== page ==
In my observation, nearly every individual in addiction recovery has either heard of or experienced the 12-step groups or the 12-step curriculum. Some recovering addicts swear by 12-step practices and principles and other addicts convulse at the thought of attending a 12-step group meeting to share their feelings with a bunch of addicted strangers. I feel that I have a rather unique perspective on the 12-step model because while I don't actively participate in every principle and policy they suggest, I have developed a deep respect and admiration for the community as a whole and what they represent.
Anyone can help stop the stigma of substance abuse. A major obstacle to addiction recovery, stigma, is a set of negative beliefs that a group or society holds about a topic or group of people. Stigma results in prejudice, avoidance, rejection, and discrimination against people who have a socially undesirable trait such as drug abuse or addiction. In my own recovery process, I felt the stigma of substance abuse and it kept me from seeking help for many years.
Substance abuse stigma is but one obstacle on the path to addiction recovery. Legal troubles, medical issues, psychological problems, family issues, and work-related issues make up some others. But the stigma surrounding substance abuse adds insult to injury. For some, these obstacles to addiction recovery have the power to throw a person off the path to recovery. During a time when people need love, support, and encouragement, stigma makes recovery challenging. Substance abuse stigma can be found within an addict (self-stigma) and from outside influences.
Is there an addictive personality? The most recent research involving the addictive personality concept indicates no single, addictive personality type exists (Addiction Symptoms: Signs of an Addict). However, certain groups of traits seem to indicate predisposition to addiction.
Honesty, open-mindedness, and willingness (H.O.W.) are the virtues essential to my recovery from alcohol addiction. Without any one, relapse becomes a very real possibility. Anyone who relies on these virtues can stay sober. It's all that separates recovering alcoholics from alcoholics who are still struggling to get sober. Maintaining the H.O.W. virtues allows for recovery from alcohol addiction but using them as tools in sobriety is neither pleasant nor easy, but it is possible.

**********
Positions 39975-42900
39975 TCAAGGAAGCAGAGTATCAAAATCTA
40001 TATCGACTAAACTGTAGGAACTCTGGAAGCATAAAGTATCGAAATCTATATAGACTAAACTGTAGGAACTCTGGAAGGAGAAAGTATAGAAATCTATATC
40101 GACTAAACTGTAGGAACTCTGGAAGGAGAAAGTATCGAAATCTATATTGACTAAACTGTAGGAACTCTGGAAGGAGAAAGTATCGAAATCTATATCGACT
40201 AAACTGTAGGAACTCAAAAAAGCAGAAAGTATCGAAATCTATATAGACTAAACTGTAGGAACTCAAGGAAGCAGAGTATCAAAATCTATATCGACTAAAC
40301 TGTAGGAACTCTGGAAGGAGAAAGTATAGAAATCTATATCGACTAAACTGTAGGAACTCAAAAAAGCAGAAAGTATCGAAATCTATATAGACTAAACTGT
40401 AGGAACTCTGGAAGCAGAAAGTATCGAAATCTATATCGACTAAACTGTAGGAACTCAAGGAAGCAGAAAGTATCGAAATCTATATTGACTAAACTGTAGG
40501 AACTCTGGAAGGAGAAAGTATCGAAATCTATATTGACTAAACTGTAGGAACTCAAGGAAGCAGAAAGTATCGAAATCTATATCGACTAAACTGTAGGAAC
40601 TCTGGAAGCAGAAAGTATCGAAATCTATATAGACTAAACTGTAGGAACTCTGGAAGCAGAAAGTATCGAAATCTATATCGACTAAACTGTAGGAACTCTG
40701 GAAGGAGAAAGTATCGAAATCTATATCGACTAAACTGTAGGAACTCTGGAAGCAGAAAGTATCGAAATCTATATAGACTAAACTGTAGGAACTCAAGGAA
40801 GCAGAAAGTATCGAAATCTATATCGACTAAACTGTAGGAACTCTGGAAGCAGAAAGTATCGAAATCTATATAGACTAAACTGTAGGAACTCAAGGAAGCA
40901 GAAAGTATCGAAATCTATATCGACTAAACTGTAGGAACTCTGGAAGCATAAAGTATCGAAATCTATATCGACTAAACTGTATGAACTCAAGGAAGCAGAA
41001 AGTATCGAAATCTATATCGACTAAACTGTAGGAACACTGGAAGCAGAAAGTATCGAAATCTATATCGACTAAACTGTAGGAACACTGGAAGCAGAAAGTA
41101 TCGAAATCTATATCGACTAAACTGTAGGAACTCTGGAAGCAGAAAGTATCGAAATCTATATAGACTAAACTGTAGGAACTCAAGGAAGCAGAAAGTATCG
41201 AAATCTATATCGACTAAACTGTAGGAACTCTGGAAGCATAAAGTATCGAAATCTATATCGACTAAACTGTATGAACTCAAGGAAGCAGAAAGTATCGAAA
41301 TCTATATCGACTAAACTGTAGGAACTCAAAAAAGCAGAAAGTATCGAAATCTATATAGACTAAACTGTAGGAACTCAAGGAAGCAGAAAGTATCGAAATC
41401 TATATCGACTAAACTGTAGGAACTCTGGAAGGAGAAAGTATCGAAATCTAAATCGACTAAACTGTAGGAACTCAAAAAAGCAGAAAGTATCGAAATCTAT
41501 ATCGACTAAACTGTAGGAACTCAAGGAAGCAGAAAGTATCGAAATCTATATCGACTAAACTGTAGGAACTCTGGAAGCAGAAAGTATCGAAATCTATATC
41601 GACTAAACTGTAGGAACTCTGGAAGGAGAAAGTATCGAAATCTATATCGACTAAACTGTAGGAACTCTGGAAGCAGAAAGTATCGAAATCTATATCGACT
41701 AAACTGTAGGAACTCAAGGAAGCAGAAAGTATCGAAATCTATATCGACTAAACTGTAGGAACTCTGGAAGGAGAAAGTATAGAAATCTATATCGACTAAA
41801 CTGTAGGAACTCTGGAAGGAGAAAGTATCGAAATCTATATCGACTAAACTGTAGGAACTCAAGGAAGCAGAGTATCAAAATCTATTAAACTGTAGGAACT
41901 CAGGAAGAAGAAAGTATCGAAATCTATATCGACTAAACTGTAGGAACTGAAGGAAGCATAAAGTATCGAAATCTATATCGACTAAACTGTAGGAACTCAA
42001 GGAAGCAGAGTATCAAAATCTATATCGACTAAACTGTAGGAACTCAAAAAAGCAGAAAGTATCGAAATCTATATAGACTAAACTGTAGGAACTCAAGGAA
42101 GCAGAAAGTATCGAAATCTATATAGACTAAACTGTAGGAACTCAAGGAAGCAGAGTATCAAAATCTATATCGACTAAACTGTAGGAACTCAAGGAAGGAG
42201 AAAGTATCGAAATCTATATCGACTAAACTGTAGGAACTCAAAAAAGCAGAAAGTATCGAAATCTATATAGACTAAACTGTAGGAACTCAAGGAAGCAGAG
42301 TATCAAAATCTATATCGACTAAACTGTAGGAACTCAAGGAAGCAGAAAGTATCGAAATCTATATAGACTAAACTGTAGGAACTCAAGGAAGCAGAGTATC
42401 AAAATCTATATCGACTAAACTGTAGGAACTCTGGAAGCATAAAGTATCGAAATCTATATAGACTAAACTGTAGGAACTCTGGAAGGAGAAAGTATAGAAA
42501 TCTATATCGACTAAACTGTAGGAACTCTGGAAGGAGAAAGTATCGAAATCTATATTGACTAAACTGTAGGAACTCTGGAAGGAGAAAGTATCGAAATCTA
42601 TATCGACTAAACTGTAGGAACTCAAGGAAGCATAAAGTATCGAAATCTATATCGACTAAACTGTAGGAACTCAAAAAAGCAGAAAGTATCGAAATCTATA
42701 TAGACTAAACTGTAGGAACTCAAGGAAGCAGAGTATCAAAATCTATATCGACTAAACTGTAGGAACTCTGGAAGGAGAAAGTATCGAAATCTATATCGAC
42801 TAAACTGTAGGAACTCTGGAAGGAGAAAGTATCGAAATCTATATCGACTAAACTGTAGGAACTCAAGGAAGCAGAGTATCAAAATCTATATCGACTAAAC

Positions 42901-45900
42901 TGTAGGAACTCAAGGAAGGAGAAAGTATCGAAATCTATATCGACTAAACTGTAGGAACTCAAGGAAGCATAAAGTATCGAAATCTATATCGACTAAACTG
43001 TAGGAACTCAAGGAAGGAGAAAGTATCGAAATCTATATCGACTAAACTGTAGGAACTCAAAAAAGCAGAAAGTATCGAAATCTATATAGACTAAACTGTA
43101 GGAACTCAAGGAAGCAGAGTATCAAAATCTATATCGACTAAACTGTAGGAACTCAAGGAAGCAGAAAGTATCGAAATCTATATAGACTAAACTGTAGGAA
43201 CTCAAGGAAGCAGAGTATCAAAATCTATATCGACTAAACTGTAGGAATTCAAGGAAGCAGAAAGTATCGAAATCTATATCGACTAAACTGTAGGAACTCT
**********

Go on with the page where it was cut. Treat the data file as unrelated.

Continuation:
Crack cocaine and powder cocaine are treated very differently in public and political conversation. So what is the difference between crack cocaine and powder cocaine? They affect your body the same way, but the main difference lies in the method of use (Cocaine Effects, Cocaine Side Effects).
Naloxone (brand name Narcan) saves lives from opioid overdose by reversing the effects of an opioid overdose. America's problem--some say epidemic-- with heroin and prescription opioids is big news, so why is naloxone, which saves lives from opioid overdose, controversial?
There are many stereotypes about alcoholics that enable denial that developed through years of misinformation, changing research, and biased opinions. These misconceptions about alcoholism, and the people who suffer from it, are arguably the biggest barrier to individuals seeking help. Alcoholics use stereotypes to justify their drinking habits and explain why they cannot possibly be an alcoholic (Identifying and Diagnosing Alcoholism). If the stereotypes about alcoholics were debunked and known to be attributes not exclusive to alcoholics, these excuses would be harder to find. Without stereotypes about alcoholics, it would be harder to enable denial.
Despite its health risks, hookah smoking is growing in popularity across the United States and many other countries (Treatment For Nicotine Addiction). Hookah smokers, and the general public, often believe that the practice is virtually harmless, but both the Center for Disease Control (CDC) and the Mayo Clinic state that hookah smoking has several health risks and is not safer than cigarette smoking.
Difficulty sleeping relates to alcohol use and withdrawal. Alcohol is actually not a good sleep aid, contrary to popular belief. Sure, it helps you fall asleep more quickly, but can lead to a host of other sleep disorders, such as sleep apnea and sleep walking; plus, when used frequently, drinking alcohol can lead to alcohol dependence.1 In alcoholics, the effects on sleep of alcohol, or alcohol withdrawal, are much more pronounced. Here are some explanations and advice for what you can do in early sobriety to sleep more soundly.